Anxiety and Phone Calls

I don’t like talking on the phone. There are two reasons for this, I’ll get one out of the way quickly because it is less important than the other.

A key component for me when conversing with people is being able to see them. When you consider that I am posting this to a blog and I’m fairly active online (and have been since the late 80s in some form or another) it seems counter-intuitive. But, in my brain, this is writing, which is different from talking. I can write, and people write back, and if I get a particularly heated or spiky response from someone, I’m not on the spot to immediately reply. I can take my time and consider the position and give a thoughtful rebuttal if it is warranted. When I talk to people, how they react, in their face and body, to the things being said supply great information for keeping from kicking over too many hornet’s nests, and also to encourage conversation if the response is positive. But when on the phone, all that drops away, and I can’t see a person rolling their eyes or gritting their teeth or fidgeting with their fingers. They might be doing those things, but I can’t see them. I don’t like this.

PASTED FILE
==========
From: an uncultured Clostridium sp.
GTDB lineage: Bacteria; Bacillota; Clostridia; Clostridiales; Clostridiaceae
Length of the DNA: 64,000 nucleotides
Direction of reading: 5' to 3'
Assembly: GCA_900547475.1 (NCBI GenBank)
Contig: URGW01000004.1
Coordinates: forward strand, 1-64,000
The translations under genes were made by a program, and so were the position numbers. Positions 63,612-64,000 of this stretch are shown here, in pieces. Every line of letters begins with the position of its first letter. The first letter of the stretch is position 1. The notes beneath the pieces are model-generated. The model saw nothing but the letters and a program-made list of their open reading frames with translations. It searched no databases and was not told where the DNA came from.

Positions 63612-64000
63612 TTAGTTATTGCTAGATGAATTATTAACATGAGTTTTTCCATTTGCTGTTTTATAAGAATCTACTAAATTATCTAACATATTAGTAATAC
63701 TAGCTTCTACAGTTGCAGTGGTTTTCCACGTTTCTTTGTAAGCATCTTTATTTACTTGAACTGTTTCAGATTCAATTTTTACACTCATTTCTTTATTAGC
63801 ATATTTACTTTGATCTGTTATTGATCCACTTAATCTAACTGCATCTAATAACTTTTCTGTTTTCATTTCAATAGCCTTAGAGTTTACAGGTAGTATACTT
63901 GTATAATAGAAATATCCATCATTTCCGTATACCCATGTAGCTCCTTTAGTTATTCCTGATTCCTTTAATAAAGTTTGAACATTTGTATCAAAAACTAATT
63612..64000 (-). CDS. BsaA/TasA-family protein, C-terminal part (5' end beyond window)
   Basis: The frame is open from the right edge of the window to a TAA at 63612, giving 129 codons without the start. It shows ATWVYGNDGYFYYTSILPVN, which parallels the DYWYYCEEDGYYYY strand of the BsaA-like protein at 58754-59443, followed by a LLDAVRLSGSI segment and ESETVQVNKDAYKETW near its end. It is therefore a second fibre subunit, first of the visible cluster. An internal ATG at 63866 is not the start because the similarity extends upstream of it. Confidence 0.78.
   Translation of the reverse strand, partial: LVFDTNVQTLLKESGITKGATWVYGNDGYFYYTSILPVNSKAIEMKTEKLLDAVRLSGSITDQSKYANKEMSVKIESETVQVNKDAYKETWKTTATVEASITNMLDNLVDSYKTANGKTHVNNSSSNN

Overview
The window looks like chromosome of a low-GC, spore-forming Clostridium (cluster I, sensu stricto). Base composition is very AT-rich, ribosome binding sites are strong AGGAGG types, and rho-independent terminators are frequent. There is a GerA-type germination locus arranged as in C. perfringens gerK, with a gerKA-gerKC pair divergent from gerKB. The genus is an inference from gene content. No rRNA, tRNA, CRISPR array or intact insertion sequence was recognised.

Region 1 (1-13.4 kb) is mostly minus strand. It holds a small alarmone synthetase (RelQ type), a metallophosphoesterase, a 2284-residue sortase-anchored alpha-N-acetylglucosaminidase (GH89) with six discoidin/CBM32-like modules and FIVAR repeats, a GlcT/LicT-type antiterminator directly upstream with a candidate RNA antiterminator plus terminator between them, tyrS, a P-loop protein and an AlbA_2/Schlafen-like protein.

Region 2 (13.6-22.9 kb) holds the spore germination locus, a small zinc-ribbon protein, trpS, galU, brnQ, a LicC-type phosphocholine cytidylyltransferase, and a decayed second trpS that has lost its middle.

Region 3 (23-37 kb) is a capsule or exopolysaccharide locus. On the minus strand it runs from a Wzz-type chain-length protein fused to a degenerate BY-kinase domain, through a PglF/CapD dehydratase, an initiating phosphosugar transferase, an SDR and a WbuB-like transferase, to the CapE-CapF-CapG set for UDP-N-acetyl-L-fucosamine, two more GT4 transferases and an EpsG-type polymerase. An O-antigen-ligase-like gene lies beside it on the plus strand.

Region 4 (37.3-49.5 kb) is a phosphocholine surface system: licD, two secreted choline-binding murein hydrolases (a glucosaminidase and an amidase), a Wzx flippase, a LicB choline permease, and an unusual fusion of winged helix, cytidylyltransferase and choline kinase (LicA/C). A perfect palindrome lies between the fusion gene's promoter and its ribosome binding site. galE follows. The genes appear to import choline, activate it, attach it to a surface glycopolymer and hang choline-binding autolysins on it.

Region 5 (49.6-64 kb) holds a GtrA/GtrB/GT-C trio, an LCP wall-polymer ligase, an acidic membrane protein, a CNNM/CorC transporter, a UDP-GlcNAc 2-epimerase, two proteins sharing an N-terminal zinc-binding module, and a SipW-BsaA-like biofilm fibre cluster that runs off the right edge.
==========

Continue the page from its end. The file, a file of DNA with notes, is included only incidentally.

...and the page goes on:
But the larger reason why I don’t like to talk on the phone is almost a post traumatic stress response. For years, for more than two decades, I have worked in some form or another in a customer service related position. These days I do much more programming than support, but being at a smaller company I still have to occasionally answer the phone. Because my jobs have almost always leaned toward support instead of service the people I talk to usually are having a problem and not just asking a question. And more often than not they are angry about the problem. I can do my best to try to defuse their anger, but it doesn’t always work. So the bulk of my experience using phones is to have someone yell at me.

These days, when I need to make a phone call, I pick up the phone and before I start dialing I can feel my heart speed up. My foot will start to tap or my leg start to twitch. I might even feel my face flush with heat and break into a little sweat. I know, I know, that the majority of the people I speak to on the phone these days are not going to yell at me, but I’ve been conditioned. I cannot stop my physiological and psychological response.

It’s a terrible thing that I should probably talk to someone about so I can get past it, but healthcare in this country… I won’t go there, it makes me angrier than having to talk on the phone. Anyway, so that’s why, if you need me, you should email me, or text me, or catch me on Facebook, or just drop by the house and we’ll play some board games. All of these options are better than calling me on the phone.

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